News Article
November 29, 2010

The Big Apple Takes Bold Steps Toward Energy Efficiency in Buildings

New York City’s Greener, Greater Buildings Plan is designed to “promote cost-effective steps to create significant economic and environmental impacts”1 through efficiency improvements in buildings. By both guiding the market through increased information and enforcing action through code compliance and retrocommissioning, the legislation sets the tone for efficiency initiatives in municipalities around the world. It also has the potential to transform the building efficiency market by expanding and enforcing the rules of the game.

Questions about the program remain. For example:

  • Will the program give advantages to larger property owners versus smaller companies?

  • How will energy-efficiency improvements square with efforts to preserve the character of historic landmark buildings?

  • How will the legislation affect relationships between commercial building owners and tenants?

Those questions aside, the Greener, Greater Buildings Plan has potential to streamline resource use in a city where three-fourths of total energy demand and carbon emissions come from buildings. It is set to transform and accelerate the pace of energy-efficiency investment in the world’s fifth-largest city.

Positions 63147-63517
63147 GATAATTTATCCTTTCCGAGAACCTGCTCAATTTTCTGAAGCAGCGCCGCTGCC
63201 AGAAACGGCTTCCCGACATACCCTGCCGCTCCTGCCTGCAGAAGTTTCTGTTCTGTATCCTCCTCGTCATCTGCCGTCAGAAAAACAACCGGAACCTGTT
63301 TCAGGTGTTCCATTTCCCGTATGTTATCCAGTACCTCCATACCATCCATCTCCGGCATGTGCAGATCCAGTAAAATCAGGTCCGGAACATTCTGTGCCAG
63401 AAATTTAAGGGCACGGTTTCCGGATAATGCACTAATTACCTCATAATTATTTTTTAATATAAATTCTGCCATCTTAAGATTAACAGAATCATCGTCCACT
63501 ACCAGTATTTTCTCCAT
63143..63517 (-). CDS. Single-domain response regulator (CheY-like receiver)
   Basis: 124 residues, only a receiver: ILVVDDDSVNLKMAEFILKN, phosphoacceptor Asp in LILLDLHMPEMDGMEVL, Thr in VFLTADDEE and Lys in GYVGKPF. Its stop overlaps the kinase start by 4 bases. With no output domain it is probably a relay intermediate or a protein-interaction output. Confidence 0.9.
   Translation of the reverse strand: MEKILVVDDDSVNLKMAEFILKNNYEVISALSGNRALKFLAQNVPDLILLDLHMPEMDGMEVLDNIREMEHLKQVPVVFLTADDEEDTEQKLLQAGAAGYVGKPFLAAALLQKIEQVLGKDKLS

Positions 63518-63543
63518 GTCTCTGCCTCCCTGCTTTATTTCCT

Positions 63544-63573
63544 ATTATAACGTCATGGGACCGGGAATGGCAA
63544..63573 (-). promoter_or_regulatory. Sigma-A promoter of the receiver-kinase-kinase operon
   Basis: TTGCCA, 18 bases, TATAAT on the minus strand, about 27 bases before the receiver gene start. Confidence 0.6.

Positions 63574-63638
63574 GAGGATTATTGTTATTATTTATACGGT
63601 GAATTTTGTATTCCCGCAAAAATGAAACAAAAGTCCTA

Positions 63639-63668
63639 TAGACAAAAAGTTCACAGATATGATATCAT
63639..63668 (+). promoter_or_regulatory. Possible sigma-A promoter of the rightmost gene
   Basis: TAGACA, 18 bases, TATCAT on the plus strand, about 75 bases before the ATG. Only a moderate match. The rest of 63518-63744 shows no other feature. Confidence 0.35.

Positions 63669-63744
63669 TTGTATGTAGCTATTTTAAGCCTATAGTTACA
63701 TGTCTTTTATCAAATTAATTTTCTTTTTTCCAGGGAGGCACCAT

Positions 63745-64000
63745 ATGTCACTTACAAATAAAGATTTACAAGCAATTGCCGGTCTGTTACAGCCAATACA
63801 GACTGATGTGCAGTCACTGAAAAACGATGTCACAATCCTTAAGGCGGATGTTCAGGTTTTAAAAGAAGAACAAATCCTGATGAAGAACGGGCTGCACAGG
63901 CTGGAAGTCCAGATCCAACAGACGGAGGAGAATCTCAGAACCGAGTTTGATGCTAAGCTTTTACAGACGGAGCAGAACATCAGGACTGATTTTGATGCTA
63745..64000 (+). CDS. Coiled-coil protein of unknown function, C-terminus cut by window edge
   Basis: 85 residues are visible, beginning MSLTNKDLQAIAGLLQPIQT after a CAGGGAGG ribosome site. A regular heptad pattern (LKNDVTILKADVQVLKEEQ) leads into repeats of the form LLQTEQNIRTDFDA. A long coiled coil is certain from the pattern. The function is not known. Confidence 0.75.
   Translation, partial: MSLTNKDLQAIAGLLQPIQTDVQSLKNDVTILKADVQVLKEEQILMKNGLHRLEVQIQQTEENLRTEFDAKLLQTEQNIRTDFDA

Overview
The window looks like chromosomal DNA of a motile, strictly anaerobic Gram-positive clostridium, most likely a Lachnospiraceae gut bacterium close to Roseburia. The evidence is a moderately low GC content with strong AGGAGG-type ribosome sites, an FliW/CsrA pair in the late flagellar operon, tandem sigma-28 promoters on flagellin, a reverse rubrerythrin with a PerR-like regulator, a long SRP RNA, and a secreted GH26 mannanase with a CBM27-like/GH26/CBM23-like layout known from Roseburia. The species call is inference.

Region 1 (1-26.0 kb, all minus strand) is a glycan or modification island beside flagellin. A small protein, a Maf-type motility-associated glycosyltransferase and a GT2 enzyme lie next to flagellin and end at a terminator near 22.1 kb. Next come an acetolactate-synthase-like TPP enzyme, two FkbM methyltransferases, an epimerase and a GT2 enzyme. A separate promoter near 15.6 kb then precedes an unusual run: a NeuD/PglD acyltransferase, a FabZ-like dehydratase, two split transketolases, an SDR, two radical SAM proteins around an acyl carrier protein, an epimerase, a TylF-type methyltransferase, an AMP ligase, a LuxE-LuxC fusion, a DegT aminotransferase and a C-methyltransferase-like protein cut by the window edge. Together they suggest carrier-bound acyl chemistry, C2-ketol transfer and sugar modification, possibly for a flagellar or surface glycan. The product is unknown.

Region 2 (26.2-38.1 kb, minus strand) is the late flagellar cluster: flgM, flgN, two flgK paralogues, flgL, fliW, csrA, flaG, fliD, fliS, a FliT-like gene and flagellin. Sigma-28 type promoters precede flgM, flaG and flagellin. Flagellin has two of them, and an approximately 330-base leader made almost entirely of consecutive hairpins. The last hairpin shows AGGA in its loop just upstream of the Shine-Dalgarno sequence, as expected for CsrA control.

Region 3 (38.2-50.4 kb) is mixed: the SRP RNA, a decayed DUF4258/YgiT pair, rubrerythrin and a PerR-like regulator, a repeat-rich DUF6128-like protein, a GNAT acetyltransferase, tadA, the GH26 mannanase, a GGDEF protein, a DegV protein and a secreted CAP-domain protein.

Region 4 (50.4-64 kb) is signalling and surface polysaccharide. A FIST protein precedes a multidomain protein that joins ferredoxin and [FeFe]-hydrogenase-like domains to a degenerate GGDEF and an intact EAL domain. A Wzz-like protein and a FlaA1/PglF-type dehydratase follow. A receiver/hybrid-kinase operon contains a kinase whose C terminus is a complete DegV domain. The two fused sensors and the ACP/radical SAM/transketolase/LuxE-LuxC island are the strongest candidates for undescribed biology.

The plan has four legislative components that affect commercial buildings in the city, and it is supported by two complementary city initiatives aimed at workforce development and energy efficiency financing. Here is a review and analysis of the plan.



Energy Use in New York City, 2008

The city adopted the Greater, Greener Buildings Plan (GGBP) in December 2009 as part of PlaNYC 2030, introduced by Mayor Michael Bloomberg on Earth Day 2007. PlaNYC targets a 30 percent reduction in the city’s annual greenhouse gas emissions below the 2005 level. The GGBP is expected to account for about five percent of those reductions, in the process saving New Yorkers $700 million in annual energy costs and creating some 17,800 jobs.2